Today I really didn't have enough for a full fledged Lotsa Little Bits post, unless I throw in some "Damn weather, stinkin' snow" and some "guess what the engineer messed up at work today". Yesterday I was not in my right intestines and only a bit better today, but I did see some things I found amusing or interesting on the news.
First, how about the lady in Salinas, Kansas, who was taking a pee break at the Shrine circus, opened the ladies room door and came face to face with an escaped tiger. The cat was caught soon after, the lady's three year old asked if the tiger had washed its hands when done, and no word on whether she still needed to pee afterwards. I don't think I would, though a change of underwear would sure be refreshing...
Next up, let's suppose you are a stalker, hiding in your intended's carport. She comes out, you tackle her, grab her keys, try to get in her house. She goes running down the street calling for help. You catch up and tackle her. Suddenly you look up to see a Mormon Bishop wielding a 29-inch Samurai sword and telling you to get down. What do you do? Well, Mill Creek, Utah's Grant Eggersten took off running, made it to his car before losing any important parts, and lit out. Moments later, though, visions of sword-wielding LDS missionaries with the Book of Mormon in one hand and Katana blades in the other coming to his door proved too much, and he surrendered himself at the local police station. Now mind you, several neighbors came out to assist the beleaguered woman- it's just that Bishop Kent Hendrix came armed.
The researchers found that the earliest farmers in Germany were closely related to Near Eastern and Anatolian people, suggesting that the agricultural revolution did indeed bring migrations of people into Europe who replaced early hunter-gatherers.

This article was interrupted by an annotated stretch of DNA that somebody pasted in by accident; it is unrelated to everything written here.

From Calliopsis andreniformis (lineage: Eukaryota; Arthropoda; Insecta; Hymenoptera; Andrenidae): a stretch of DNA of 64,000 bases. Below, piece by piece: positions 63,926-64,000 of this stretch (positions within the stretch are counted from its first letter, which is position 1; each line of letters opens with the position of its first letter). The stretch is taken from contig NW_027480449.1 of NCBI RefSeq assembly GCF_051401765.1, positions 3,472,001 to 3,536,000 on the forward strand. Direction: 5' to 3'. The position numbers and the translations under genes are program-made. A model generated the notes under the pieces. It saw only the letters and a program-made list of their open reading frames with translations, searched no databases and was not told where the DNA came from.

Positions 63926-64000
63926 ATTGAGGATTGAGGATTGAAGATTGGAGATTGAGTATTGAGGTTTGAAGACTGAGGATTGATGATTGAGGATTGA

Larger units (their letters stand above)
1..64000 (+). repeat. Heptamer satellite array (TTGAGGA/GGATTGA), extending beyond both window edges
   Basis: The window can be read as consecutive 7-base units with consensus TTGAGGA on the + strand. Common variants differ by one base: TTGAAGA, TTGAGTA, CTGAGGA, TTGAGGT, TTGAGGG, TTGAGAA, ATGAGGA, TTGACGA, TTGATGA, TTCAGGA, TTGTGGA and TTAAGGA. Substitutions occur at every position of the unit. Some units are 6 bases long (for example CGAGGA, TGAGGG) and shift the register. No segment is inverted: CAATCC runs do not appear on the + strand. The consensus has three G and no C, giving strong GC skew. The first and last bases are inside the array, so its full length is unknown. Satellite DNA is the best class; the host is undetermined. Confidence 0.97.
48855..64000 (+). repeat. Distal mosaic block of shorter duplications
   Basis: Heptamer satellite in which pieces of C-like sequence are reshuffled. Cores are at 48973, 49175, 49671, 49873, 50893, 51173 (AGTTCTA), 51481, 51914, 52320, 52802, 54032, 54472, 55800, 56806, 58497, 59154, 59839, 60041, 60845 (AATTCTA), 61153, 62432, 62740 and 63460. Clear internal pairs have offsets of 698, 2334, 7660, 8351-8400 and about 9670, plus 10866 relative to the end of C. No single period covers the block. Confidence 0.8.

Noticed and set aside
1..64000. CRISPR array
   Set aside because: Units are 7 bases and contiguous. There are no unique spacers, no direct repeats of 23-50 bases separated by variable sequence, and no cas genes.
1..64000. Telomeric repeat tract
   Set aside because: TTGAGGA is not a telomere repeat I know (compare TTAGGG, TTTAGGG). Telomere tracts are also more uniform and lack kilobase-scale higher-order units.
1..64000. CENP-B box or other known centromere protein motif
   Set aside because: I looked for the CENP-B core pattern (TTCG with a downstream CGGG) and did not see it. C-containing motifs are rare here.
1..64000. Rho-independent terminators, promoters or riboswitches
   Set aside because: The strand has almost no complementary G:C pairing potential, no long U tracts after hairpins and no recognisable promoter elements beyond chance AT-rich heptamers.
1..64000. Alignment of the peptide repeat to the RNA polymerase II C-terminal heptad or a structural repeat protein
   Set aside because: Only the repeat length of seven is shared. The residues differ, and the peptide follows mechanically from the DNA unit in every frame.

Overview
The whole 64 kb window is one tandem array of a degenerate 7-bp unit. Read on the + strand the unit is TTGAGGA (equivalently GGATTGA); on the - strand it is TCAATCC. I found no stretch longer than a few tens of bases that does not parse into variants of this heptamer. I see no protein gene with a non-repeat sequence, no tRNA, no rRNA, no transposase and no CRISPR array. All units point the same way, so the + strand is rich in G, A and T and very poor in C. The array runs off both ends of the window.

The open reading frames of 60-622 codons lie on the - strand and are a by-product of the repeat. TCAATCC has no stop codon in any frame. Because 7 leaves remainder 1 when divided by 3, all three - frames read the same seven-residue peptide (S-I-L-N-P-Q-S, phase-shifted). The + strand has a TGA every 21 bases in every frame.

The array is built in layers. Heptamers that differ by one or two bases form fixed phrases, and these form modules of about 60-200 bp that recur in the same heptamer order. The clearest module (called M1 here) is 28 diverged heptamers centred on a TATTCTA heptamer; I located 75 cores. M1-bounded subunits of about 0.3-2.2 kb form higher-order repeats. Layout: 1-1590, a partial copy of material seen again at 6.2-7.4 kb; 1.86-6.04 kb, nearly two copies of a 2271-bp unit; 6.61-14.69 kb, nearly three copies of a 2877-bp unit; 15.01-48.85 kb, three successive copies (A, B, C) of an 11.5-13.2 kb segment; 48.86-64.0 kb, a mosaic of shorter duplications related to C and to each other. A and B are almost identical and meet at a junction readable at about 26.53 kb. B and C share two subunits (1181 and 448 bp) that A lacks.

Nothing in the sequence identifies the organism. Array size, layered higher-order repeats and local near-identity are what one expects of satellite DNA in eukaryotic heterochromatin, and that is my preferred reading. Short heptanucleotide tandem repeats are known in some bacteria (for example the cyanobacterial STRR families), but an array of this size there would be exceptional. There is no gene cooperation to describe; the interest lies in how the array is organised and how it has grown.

But that initial influx isn't a major part of Europe's genetic heritage today.
Instead, about 5,000 to 4,000 years ago, the genetic profile changes radically, suggesting that some mysterious event led to a huge turnover in the population that made up Europe.
Now I don't pretend to be some high-tech, free-thinking scientist, but I find it interesting that most Biblically minded scholars would say, "Hmmm... that would be about the time we calculate for Noah's Flood." In fact if you bop around the Googlenet, you'll find estimates from 4990 to 4285 BC, which isn't all that far off, depending on the gap between the first population and the second. Just sayin'.
Finally, we have our last three European Hockey champions. Former NHL star Martin Straka scored 16 minutes into OT to give Plzen a 4-3 win and a 4-3 series triumph over Zlin and the Czech championship. This was the very first championship for Plzen, best known for giving the world one of its greatest gifts- Pilsener beer, invented here in October 1842. Cheers! Or as they say in Plzen, Na Zdravi!
Also Sunday, I learned that the German final was also best of five, so that 4-1 Berlin lead, which became a 4-1 win, gave the Ice Bears their seventh DEL championship and third in a row.
And today, Assat knocked off Tappara 3-2 to take the Finland championship. Assat, which is Finnish for Aces ( and something else here with a little imagination) are from the town of Pori, best known for an annual jazz festival- and a bit less known for a "jazzcore" band from the city called Deep Turtle. (I just listened to a little of these guys- imagine your kid is on one floor of your house with hardcore metal playing as loud as he dares, the cat is on the next floor screaming to be let out of the clothes dryer, and your on the stairs midway between- that would about cover it.) This is Assat's third S-M Liiga title.